Archive for July, 2011

Overheard at Ali’s Diner on Arab Street

July 29, 2011

“You hear about that massacre in Norway?”

“Awful.”

“You know about the guy who planted the bombs and did the shooting?”

“What about him?”

“Christian.”

“Figures.”

“It can’t just be a coincidence that there’s so much terrorism associated with Christians.”

“That Bible they have, it’s all about war and killing. So no wonder they’re always shooting each other.”

“Religion of my peace, my fetoosh.”

“Onward Christian soldiers…”

“Turn the other cheek, so you can shoot somebody else.”

“That Norway guy says he was trying to start a war.”

“Boy, they sure do have a knack for it. Whether it’s Jerusalem with the Crusaders or Iraq and Afghanistan, they keep doing it and act like there’s nothing wrong with it.”

“Because it’s what the Bible tells them to do, I guess.”

“Or maybe it’s what Jesus would do.”

“You know, I don’t get that whole thing with Jesus. Is Jesus the same as Allah, just with a different name?”

“I’ve read about this on the internet. It’s completely differently. We have one god. They believe in three gods, or a god with three heads…”

“So Christians don’t worship the same god as we do?”

“No, they don’t. A lot of people don’t understand that. But this thing I read on the internet explains it. It talks about them drinking blood at their services, too, and a lot of other interesting stuff. I can send you a link.”

“Thanks. There’s a lot of disinformation out there. It’s really important to understand who your enemies are.”

“These hardcore Christians, they say they’ve been born again and that…”

“What the hell does that mean, born again?”

“Beats me. And don’t say hell around them.”

“Yeah, right. They’ll put out a fatwa on me.”

“Those Christian fundamentalists, they believe that every word of the Bible is true, literally. They don’t even want schools to teach about evolution, since that’s not what the Bible says.”

“Do they know it’s the twenty-first century?”

“I’m sure they know – they just don’t care. They’ve been arguing about evolution since the nineteenth century, and they still haven’t resolved it. These fundamentalists are also against homosexuality, premarital sex, smoking…”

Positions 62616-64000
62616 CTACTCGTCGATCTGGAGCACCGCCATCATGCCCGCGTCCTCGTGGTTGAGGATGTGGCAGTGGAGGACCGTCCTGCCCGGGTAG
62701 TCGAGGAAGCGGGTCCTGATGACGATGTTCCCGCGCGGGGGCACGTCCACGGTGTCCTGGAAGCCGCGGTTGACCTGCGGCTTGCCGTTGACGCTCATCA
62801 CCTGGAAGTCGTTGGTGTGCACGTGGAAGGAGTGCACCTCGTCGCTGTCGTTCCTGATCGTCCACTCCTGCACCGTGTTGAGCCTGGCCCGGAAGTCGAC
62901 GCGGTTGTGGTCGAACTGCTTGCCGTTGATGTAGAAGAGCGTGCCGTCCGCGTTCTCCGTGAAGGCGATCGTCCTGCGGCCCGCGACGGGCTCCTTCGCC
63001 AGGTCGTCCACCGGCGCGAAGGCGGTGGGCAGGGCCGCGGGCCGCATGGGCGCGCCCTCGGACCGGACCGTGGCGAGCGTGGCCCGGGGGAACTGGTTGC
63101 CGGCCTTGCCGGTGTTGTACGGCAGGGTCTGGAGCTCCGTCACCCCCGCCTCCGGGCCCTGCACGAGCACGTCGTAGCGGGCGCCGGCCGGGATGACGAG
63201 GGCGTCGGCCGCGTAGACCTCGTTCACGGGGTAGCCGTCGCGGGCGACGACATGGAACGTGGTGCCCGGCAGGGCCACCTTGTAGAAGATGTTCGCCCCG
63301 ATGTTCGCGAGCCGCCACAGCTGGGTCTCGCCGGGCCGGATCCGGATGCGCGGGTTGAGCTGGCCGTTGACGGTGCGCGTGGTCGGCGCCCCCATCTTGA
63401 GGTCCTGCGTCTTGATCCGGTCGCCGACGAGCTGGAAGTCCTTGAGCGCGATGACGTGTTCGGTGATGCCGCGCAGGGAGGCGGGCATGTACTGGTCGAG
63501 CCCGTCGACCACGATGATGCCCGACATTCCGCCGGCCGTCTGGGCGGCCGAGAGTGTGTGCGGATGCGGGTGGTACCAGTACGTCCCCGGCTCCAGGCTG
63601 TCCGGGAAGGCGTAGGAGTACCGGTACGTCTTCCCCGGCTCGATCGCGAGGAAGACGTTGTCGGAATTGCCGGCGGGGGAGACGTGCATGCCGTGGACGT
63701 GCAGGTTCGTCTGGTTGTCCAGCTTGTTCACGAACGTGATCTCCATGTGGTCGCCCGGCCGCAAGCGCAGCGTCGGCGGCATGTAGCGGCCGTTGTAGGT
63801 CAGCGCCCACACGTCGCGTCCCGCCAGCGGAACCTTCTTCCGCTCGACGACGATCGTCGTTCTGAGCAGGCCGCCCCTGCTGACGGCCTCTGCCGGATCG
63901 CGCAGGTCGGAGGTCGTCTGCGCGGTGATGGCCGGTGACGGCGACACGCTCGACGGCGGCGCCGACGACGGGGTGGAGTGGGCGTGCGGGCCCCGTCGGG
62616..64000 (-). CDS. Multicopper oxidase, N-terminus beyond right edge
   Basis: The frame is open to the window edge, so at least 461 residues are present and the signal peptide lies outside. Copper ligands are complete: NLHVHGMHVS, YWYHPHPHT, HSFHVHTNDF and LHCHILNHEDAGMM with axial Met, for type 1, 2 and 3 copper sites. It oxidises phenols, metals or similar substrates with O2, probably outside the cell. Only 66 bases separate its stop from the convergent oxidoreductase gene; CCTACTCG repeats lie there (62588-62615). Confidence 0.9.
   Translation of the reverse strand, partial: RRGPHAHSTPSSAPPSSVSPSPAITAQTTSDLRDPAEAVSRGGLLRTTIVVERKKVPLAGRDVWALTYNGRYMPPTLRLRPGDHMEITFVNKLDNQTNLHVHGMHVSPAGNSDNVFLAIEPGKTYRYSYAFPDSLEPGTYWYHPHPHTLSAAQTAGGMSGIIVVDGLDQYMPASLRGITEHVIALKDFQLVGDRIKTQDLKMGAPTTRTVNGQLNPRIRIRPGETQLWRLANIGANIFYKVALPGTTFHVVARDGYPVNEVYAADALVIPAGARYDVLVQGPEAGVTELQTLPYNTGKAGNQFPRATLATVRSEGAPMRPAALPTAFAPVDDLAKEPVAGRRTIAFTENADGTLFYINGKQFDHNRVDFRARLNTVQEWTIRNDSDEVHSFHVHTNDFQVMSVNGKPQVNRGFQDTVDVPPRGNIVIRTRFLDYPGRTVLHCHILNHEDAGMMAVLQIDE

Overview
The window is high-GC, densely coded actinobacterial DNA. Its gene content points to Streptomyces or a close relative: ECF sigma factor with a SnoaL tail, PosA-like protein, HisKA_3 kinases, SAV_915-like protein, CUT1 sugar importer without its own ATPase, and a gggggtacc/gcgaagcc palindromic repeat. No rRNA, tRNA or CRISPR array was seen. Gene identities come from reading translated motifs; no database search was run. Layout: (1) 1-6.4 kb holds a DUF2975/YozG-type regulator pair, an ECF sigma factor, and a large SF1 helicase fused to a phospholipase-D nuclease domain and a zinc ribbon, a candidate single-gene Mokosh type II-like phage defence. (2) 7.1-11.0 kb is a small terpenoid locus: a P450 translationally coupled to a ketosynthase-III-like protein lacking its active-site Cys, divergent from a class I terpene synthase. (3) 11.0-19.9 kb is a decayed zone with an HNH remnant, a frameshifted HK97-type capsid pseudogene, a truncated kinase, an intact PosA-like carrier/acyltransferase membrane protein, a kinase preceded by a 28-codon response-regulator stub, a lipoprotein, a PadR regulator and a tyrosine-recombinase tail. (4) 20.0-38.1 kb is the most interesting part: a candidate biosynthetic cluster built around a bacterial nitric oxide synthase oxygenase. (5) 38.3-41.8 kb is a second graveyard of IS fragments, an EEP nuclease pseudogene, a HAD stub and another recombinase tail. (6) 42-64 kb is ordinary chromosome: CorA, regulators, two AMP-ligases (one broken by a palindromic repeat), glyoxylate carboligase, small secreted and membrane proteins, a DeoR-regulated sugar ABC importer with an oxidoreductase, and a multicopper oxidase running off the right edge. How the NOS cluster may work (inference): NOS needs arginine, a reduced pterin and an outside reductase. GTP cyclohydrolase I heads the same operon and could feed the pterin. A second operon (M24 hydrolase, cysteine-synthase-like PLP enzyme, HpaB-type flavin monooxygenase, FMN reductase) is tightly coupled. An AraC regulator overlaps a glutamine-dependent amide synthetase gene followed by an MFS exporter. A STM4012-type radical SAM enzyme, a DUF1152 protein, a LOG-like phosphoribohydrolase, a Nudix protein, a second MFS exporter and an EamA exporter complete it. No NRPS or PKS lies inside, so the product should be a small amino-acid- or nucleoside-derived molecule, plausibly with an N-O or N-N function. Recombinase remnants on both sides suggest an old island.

“If you live like that, then being dead would seem like paradise.”

“They do this chanting and stuff, then they say that the spirit of their god inhabits their body and they speak in all these strange languages and stuff…”

“You’re joking, right?”

“No. It’s the truth.”

“Man, they’re so different from the rest of us. No wonder they keep to themselves and don’t want anything to do with other people.”

“That guy in Norway thought Muslims and Christians couldn’t live together, so he had to kill the Muslims.”

“Well, he certainly wasn’t looking for them in the right place. I mean, Norway.”

“Maybe he got confused because of the oil there.”

“Why do they hate us so much?”

“Well, this guy was convinced Muslims are invading Europe.”

“Yeah, right. That’s why they’re banning alcohol and churches… Oh no, wait, it’s the Europeans that are banning the head scarf and mosques.”

“And you’ve got all these Muslims invading countries, sometimes with their armies, and trying to convert everyone… Oh, wait, that’s what Christians do.”

“I’ve always wondered about that. Why do they want to convert everybody?”

“They believe Christians are the only ones who go to heaven.”

“So?”

“Out of the Christian goodness of their heart, they want everyone to go to heaven. That’s why they go running around everywhere converting people, whether they like it or not.”

“What if you don’t want to convert?”

“Then they have to kill you for the sake of your soul.”

“They have to kill you in order to save you?”

“Well put.”

“Then they go building churches everywhere as a sign of their conquests.”

“That’s the way they are. They really believe that’s what they need to do.”

“But because they really believe it doesn’t make it right.”